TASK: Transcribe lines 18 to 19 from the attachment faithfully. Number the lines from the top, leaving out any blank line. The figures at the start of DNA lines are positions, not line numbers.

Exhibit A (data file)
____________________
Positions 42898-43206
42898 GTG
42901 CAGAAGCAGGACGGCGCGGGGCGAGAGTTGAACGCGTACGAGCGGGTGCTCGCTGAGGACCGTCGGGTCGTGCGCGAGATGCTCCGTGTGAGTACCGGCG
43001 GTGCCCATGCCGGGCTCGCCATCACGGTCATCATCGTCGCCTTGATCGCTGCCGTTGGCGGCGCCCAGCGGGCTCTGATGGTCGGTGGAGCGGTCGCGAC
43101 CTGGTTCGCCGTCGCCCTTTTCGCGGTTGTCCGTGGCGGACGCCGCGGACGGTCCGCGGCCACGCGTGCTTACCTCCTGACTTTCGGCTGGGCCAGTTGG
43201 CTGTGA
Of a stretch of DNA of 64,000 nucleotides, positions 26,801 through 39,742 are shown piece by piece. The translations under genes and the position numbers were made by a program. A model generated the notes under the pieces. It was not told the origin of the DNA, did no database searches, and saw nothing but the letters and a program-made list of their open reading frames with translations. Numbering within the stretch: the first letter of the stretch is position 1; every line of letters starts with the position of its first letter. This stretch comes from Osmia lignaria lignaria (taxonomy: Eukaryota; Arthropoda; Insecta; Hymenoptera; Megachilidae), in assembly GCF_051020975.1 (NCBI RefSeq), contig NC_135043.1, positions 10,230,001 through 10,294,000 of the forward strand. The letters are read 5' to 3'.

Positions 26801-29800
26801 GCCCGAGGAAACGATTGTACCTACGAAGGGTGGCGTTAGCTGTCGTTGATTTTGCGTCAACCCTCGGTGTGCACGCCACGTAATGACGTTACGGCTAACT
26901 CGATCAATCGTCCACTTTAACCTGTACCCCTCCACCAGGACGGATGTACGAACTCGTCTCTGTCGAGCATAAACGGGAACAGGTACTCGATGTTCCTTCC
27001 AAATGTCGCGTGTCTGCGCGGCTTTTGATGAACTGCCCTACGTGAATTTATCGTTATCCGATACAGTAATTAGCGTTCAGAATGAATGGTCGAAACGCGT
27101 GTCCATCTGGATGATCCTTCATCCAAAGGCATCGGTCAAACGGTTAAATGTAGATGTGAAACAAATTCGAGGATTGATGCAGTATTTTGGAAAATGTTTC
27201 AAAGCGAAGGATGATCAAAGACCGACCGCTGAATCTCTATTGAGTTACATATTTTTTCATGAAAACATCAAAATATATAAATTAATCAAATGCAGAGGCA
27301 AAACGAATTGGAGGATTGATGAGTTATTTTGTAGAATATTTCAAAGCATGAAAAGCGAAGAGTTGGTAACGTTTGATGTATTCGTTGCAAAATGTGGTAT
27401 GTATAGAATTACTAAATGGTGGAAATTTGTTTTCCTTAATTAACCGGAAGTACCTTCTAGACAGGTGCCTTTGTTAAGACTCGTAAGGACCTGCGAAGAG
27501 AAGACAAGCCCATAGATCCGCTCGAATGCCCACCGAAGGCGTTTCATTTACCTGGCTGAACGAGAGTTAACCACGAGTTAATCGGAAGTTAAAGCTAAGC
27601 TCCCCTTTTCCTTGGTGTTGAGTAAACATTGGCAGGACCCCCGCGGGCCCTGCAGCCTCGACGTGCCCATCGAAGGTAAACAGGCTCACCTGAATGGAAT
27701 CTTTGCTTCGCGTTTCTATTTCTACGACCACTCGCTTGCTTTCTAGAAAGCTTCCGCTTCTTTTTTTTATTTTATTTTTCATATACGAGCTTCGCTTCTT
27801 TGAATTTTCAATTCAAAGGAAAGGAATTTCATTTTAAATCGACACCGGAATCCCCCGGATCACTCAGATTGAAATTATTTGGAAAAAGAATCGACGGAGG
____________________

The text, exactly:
27701 CTTTGCTTCGCGTTTCTATTTCTACGACCACTCGCTTGCTTTCTAGAAAGCTTCCGCTTCTTTTTTTTATTTTATTTTTCATATACGAGCTTCGCTTCTT
27801 TGAATTTTCAATTCAAAGGAAAGGAATTTCATTTTAAATCGACACCGGAATCCCCCGGATCACTCAGATTGAAATTATTTGGAAAAAGAATCGACGGAGG